By now you’ve heard of Long-Term Evolution (LTE), the new cellular technology that mobile operators are branding as “4G.” Wireless technologies come and go – WiMAX, anyone? – but LTE is something that AV technology managers should begin planning for now, if they aren’t already. The reasons why include:
· LTE has real-world uplink and downlink speeds of at least 5 Mbps and often in the tens of megabits, along with sub-40 millisecond latency. That performance makes it practical to extend bandwidth-intensive, delay-sensitive applications such as videoconferencing to employees in the field and on the road.
· For more than three years, vendors have been exploring LTE for AV applications such as interactive digital signage and video surveillance backhaul. During that time, operators such as Verizon Wireless have aggressively built out LTE coverage, and LTE hardware costs have begun their journey down the cost curve. In fact, some chipset vendors expect costs to drop to $20 by the end of this year. That’s competitive with older, slower cellular technologies. All of these factors make it increasingly easier for AV/IT vendors to justify offering products with LTE either built in or as an option.
· LTE’s rise signals the end of legacy technologies. For example, AT&T said that by 2017, it will shut down its GPRS network. If you have a device that needs to remain deployed for five years or longer, it makes sense to consider an LTE-based solution now because it could be less expensive than replacing it when the legacy network is shut down.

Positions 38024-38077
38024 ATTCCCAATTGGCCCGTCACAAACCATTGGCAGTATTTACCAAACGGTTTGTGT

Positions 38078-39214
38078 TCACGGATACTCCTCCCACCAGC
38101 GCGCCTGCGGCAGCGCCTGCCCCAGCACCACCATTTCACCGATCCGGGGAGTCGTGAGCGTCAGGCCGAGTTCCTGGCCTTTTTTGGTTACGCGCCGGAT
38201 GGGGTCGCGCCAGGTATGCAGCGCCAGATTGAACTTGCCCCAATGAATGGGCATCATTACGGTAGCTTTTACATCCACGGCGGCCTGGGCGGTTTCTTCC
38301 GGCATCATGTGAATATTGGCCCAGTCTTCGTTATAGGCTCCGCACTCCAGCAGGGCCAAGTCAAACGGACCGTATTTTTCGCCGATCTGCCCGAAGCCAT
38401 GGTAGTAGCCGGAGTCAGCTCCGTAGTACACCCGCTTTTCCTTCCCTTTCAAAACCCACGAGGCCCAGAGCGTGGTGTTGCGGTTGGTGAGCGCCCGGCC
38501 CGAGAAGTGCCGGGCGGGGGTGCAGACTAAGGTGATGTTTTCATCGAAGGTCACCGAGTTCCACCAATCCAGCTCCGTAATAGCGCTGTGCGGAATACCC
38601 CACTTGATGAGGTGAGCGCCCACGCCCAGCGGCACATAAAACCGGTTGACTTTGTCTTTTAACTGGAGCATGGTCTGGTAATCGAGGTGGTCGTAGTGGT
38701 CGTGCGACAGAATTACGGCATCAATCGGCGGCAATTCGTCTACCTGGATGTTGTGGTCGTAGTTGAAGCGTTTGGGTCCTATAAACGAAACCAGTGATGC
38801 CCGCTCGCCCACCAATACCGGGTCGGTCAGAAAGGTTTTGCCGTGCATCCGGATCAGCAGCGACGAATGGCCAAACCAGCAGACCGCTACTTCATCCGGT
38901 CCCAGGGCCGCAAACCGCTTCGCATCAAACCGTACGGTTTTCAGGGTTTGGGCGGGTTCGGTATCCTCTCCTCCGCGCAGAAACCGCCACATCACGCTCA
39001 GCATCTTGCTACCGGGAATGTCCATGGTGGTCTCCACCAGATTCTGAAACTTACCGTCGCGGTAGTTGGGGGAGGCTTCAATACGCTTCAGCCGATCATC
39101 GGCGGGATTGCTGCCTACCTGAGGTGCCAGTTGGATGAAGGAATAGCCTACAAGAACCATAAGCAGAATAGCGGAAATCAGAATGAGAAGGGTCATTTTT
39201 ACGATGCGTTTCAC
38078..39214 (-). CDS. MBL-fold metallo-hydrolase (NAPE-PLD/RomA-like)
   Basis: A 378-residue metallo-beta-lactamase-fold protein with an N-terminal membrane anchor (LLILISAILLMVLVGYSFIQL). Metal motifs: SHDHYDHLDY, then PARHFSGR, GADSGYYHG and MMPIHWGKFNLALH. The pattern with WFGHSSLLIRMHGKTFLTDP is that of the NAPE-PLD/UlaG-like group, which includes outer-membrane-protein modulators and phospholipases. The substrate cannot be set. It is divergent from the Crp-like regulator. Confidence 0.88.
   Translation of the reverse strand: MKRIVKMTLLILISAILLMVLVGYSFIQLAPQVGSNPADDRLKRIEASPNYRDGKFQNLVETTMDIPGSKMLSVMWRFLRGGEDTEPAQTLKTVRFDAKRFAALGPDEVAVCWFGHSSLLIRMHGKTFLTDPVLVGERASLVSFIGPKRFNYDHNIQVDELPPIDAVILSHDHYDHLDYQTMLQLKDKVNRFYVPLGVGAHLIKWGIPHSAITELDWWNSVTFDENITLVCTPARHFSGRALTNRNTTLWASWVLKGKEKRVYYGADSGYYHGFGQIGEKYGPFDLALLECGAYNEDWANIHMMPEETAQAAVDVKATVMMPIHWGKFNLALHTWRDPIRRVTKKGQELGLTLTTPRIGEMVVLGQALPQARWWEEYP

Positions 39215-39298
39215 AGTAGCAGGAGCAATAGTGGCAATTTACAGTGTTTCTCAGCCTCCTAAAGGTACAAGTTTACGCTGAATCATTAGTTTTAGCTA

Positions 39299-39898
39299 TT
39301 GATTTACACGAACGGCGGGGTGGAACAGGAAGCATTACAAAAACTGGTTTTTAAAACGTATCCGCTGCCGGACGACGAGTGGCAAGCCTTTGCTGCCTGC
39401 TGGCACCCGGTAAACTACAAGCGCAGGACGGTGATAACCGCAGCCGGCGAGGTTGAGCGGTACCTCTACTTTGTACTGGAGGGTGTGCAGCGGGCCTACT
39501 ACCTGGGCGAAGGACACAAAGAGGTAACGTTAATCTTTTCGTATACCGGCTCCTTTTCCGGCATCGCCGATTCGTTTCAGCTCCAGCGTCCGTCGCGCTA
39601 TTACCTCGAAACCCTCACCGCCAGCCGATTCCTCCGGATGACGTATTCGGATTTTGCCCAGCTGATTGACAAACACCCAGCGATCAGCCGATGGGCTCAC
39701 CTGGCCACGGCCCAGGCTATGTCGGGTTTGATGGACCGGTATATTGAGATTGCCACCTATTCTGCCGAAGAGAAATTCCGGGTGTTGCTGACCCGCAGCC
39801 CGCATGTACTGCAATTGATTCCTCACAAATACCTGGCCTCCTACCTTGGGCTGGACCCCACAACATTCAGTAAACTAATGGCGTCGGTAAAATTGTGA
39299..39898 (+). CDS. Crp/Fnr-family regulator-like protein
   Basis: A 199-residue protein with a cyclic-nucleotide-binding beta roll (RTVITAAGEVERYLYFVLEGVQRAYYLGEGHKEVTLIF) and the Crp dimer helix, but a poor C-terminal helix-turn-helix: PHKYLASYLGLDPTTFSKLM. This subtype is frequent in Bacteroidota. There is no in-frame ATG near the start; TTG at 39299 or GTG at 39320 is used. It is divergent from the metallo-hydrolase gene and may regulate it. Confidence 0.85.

If you’re ready to consider LTE, be aware of a few factors and pitfalls:
· LTE is designed to be used in more than 40 spectrum bands. Today, about a dozen are actually in use. It’s too complex and too expensive for makers of smartphones, tablets, laptops and AV devices to build support for that many bands into their products. So make sure that the products you’re considering match up with the band(s) used by your mobile operator of choice. This decision becomes more challenging if, unlike digital signage or surveillance cameras, the devices are something that employees will take to other countries, where LTE roaming often isn’t an option.
· LTE isn’t everywhere yet. Determine whether your applications can still provide a good user experience – such as video that doesn’t freeze or tile – when using slower, older but more widely deployed technologies such as HSPA or CDMA2000 1xEV-DO. If so, then determine which of those “fallback” technologies is the one you want to use because it’s rare for a vendor to build both CDMA and HSPA into a product.
Virtually the entire cellular world is migrating to LTE. That’s good news for technology managers because it reduces many longstanding fragmentation problems, such as choosing between CDMA or GSM, or having to work with multiple operators. But it has a few of its own challenges, some of which will fade as it matures. Either way, it’s here to stay for the long term.
Since 1998, Tim Kridel has covered the tech and telecom industries for a variety of publications and websites, including AV Technology, Carrier Ethernet News, Digital Innovation Gazette, Pro AV, and InAVate. His coverage includes carrier Ethernet, mobile apps, speech recognition, digital signage, FTTx, videoconferencing, Wi-Fi, and cellular. He can be reached at firstname.lastname@example.org.